Google Scholar 

  40. Ramirez-Beltran ND, Gonzalez JE, Castro JM, Angeles M, Harmsen EW, Salazar CM (2017) Analysis of the heat index in the Mesoamerica and Caribbean region. J Appl Meteorol Climatol 56:2905–2925

    Article  Google Scholar 

  41. Raymond C, Singh D, Horton RM (2017) Spatiotemporal patterns and synoptics of extreme wet-bulb temperature in the contiguous United States. J Geophys Res Atmos 122:108–124

    Article  Google Scholar 

  42. Reich BJ, Shaby BA, Colley D (2014) A hierarchical model for serially-dependent extremes: a study of heat waves in the western US. J Agric Biol Environ Stat 19(1):119–135

    Article  Google Scholar 

  43. Riley K, Wilhalme H, Delp L, Eisenman DP (2018) Mortality and Morbidity during extreme heat events and prevalence of outdoor work: an analysis of community-level data from Los Angeles County, California. Int J Environ Res Public Health 15(4):580

    Article  Google Scholar 

  44. Schubert SD, Wang H, Koster RD, Suarez MJ, Groisman PY (2014) Northern Eurasian heat waves and droughts. J Clim 27:3169–3207

    Article  Google Scholar 

  45. Seager R, Vecchi GA (2010) Greenhouse warming and the 21st century hydroclimate of southwestern North America. Proc Nat Acad Sci 107:21277–21282

    CAS  Article  Google Scholar 

  46. Sokolowsky A, Marquez E, Sheehy E, Barber C, Gerstenberger S (2017) Health hazards in the home: an assessment of a southern Nevada community. J Comm Health 42:730–738

    Article  Google Scholar 

  47. Stephen H, Black A, Ahmad S (2014) Relating temperature trends to urban change and NDVI in Las Vegas. Portland, OR. In: World Environmental Water Resource, pp 866–875

  48. Taylor EV, Vaidyanathan A, Flanders WD, Murphy M, Spencer M, Noe RS (2018) Differences in heat-related mortality by citizenship status: United States, 2005–2014. Am J Pub Health 108(S2):S131–S136

    Google Scholar 

  49. Thakali R, Karla A, Ahmad S (2016) Understanding the effects of climate change on urban stormwater infrastructure in the Las Vegas Valley. Hydrology 3:34–50

    Article  Google Scholar 

  50. Tong STY, Yang H, Chen H, Yang JY (2016) Hydrologic impacts of climate change and urbanization in the Las Vegas Wash watershed, Nevada. J Water Clim Change 7:598–620

    Article  Google Scholar 

  51. Warren EL, Young DT, Chapman L, Muller C, Grimmond CSB, Cai XM (2016) The Birmingham urban climate laboratory—A high density, urban meteorological dataset, from 2012–2014. Sci Data 3:160038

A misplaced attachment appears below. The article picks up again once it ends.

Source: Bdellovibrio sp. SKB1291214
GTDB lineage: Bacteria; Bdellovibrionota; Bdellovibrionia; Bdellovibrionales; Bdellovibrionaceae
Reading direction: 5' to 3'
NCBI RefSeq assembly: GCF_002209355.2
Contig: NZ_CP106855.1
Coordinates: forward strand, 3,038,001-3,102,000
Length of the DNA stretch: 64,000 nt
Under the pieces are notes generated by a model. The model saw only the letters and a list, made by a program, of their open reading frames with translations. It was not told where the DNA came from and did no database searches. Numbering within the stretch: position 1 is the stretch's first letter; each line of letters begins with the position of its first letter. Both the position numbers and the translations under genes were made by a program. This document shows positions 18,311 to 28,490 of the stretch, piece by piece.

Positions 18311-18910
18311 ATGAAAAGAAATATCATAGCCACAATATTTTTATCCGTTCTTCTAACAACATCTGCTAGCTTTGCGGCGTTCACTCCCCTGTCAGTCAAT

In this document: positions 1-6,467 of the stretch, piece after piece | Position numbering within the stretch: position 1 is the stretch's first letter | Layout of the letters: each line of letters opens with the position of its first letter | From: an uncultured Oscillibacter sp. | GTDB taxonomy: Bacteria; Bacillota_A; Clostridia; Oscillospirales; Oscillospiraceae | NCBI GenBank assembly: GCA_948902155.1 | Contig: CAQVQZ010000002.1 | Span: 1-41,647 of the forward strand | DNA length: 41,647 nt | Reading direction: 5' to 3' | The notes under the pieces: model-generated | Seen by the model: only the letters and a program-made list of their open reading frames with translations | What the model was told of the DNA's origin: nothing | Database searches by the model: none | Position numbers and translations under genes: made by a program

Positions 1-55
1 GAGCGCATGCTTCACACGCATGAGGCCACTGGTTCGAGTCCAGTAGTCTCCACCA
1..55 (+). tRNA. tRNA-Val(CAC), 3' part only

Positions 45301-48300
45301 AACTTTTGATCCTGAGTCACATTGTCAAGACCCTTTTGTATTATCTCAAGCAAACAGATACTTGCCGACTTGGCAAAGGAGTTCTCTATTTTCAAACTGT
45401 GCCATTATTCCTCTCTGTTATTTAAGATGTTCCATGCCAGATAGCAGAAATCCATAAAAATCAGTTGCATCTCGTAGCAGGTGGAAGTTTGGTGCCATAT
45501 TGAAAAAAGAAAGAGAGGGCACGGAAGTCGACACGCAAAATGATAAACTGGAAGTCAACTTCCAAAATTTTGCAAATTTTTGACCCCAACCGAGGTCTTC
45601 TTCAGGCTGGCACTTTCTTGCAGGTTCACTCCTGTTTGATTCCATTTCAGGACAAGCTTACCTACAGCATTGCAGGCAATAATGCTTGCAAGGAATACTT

Article  Google Scholar 

  52. Wehner M, Stone D, Krishan H, Achuta RK, Castillo F (2015) The deadly combination of heat and humidity in India and Pakistan in summer 2015. Bull Am Meteorol Soc 97:S81–S86

    Article  Google Scholar 

  53. Williams MD, Goodrick SL, Grundstein A, Shepherd M (2015) Comparison of dew point temperature estimation methods in Southwestern Georgia. Phys Geogr 36:255–267

    Article  Google Scholar 

  54. World Health Organization (2011) International statistical classification of diseases and related health problems. World Health Organization, Geneva

    Google Scholar 

Download references

Acknowledgements

This material is based upon work supported in part by the National Science Foundation (Grant IIA-1301726). The authors thank the Clark County Coroner/Medical Examiner Office for providing information for heat-related deaths. J. Mejia thanks NASA (Grant NNX12AF57G) and DRI for their support in developing this manuscript. The authors also thank Ms. Nicole Damon (DRI) for her editorial review.

Author information

Affiliations

Authors

Corresponding author

Correspondence to E. R. Bandala.

Additional information

Editorial Responsibiility: Zhenyao Shen.

Electronic supplementary material

Below is the link to the electronic supplementary material.

Supplementary material 1 (DOCX 230 kb)

Rights and permissions

Reprints and Permissions

About this article

Verify currency and authenticity via CrossMark

Cite this article

Bandala, E.R., Kebede, K., Jonsson, N. et al. Extreme heat and mortality rates in Las Vegas, Nevada: inter-annual variations and thresholds. Int. J. Environ. Sci. Technol. 16, 7175–7186 (2019). https://doi.org/10.1007/s13762-019-02357-9

Download citation

Keywords

  • Heat waves
  • Heat index
  • Excess heat factor
  • Heat-related deaths
  • Las Vegas